Where and when was the first Guinness brewery opened in England? If you answered “Park Royal, 1936”, whoops, the loud noises and flashing lights have gone off, that’s the WRONG answer, by more than 100 miles and just under 100 years.

In 1838 John Grattan Guinness junior had been sacked from the brewery business in Dublin started by his grandfather for drunkenness and “mixing with degraded society”. His uncle, Arthur Guinness II bought him a brewery in Bristol to try to give him another chance. Unfortunately John Grattan Guinness does not seem to have been a businessman, and the Bristol brewery went under in 1845. Much later, after he fell into poverty, John G tried ungratefully and unsuccessfully to sue his cousin Benjamin Guinness for wrongful dismissal from the Dublin brewery.

While John G was still running the brewery in Bristol, however, he was evidently visited by the brewer and writer George Stewart Amsinck, who was shown several different brews, all apparently based on St James’s Gate originals. Amsinck eventually printed the recipes for the beers as part of Practical Brewings, a manual of 50 different brewings published in 1868.

Their interest comes from their being the closest we have to genuine Dublin Guinness recipes of the late 1830s, showing us brewing methods and, in particular ingredients and proportions of different grain types.

Guinness had been among the first porter brewers to seize upon Daniel Wheeler’s “patent” malt for colouring porters and stouts when it appeared in 1819. This was the first properly legal beer colouring (because tax had been paid on the malt before it was roasted into Stygianity) to let brewers make really black beers, which is what the public expected in their porters and stouts, while using almost entirely pale malt, which gave a much better extract of fermentable sugars than the high-dried and “blown” malts the original porter brewers had used. An advertisement for Plunkett Brothers, the Dublin makers of patent malt, dated 1873 quotes a letter from Guinness saying the St James’s Gate brewery had used its products for “over fifty years” – in other words, since at least the very early 1820s.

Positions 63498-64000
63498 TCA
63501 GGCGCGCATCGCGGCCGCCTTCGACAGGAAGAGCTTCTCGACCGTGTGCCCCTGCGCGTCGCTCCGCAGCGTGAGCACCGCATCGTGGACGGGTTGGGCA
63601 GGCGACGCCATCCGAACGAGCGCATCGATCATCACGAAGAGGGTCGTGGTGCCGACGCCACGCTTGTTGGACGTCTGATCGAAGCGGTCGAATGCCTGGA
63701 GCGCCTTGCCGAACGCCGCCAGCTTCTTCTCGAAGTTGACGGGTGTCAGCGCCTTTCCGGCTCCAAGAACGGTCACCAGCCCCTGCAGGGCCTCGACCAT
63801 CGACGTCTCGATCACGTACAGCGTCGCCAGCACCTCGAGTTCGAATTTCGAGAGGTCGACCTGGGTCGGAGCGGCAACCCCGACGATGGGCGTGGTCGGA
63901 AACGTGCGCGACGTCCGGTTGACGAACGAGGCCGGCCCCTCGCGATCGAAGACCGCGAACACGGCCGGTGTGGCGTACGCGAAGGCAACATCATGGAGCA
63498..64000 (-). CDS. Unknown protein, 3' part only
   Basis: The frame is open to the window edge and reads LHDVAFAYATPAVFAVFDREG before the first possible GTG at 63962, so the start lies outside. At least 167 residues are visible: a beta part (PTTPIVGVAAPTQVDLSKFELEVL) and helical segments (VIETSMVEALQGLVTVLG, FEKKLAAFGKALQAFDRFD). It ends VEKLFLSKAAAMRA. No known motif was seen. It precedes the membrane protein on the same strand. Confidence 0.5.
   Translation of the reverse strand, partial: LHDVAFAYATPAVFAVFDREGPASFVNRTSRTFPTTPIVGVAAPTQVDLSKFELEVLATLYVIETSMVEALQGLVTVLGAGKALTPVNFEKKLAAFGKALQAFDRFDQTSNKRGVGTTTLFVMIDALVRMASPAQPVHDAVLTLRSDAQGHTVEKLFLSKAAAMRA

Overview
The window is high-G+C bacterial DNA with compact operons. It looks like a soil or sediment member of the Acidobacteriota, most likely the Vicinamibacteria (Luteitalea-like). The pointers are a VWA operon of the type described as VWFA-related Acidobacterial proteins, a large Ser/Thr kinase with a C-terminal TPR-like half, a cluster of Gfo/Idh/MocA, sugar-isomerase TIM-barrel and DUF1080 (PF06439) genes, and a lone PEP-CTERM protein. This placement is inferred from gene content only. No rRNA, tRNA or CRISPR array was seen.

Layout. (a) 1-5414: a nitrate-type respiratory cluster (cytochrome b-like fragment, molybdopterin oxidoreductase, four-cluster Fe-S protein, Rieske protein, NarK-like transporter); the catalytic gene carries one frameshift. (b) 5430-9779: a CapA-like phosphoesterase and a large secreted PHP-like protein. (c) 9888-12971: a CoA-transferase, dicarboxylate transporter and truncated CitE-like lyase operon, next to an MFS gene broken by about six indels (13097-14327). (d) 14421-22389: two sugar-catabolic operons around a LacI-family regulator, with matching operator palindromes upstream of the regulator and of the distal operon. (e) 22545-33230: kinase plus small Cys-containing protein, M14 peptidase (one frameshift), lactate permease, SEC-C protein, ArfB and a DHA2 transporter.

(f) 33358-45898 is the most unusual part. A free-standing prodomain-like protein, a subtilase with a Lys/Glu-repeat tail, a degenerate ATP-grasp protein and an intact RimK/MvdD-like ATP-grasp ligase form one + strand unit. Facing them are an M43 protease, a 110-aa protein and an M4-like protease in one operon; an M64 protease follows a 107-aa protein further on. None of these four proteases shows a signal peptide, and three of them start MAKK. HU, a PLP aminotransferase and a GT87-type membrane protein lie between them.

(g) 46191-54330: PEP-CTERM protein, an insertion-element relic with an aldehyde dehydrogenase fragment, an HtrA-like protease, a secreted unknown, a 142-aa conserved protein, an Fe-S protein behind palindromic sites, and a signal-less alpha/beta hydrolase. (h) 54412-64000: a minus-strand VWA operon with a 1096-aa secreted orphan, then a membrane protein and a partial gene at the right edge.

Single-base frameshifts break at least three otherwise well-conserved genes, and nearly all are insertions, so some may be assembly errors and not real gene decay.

The recipes Amsinck recorded at John G Guinness’s Bristol brewery included a Dublin stout of 1096 OG, using 96.8 per cent new pale Suffolk malt and 3.2 per cent “black” (that is, roast) malt; a Country Porter (the name Guinness at St James’s Gate gave to the beer delivered outside Dublin) of 1067 OG, brewed with the same ratio of black and pale malts; and a Town Porter (the name Guinness gave to the beer brewed for sale in Dublin) of 1061 OG, ditto for the grain bill but with half the hops of the Country Porter. This last, Town beer was kept for only a day after fermentation was finished, before being mixed with 10 per cent fresh wort (a technique called gyling) and put out into the trade for consumption within a fortnight, making it truly a mild porter, in the proper sense of mild as fresh beer made for quick consumption.

The particular point to note today about all these beers is that they used roasted malt, not the roasted barley that commentators such as Roger Bergen, writing in Brewing Techniques in November 1993 say is “critical” to the Guinness palate. In fact Guinness could not have used roasted barley when John G was working there, because it was illegal: no grains could go into the brewing of beer that had not been malted, and paid the malt tax.

Continue reading Bristol-fashion Guinness and the roast barley question

The forgotten story of London’s porters

It’s a mark of the low status given to working class history that the role in London’s life and economy played by the city’s thousands of street and river porters, the men who gave their name to the beer, is almost completely forgotten, only 70 or so years after the last of the porters died.

Almost no modern books on the history of London mention the Ticket Porters and their rivals the Fellowship Porters, not even Weinreb and Hibbert’s 1,000-page London Encyclopedia (which does, however, manage to mangle a nonsensical story about ale conners and the Tiger pub at the Tower of London).

The exception is Peter Earle’s A City Full of People, subtitled Men and Women of London 1650-1750, published in 1994, which leans for its scholarship about the subject on Walter Stern’s The Porters of London, written in 1960.

This lack of general knowledge about the people who played an irreplaceable role in London’s economy from the 17th to the 19th centuries, one that was the equivalent of white van delivery driver, motorcycle courier and postman rolled into one, meant confusion for beer writers in the 1970s when they came to write about porter the drink.

Continue reading The forgotten story of London’s porters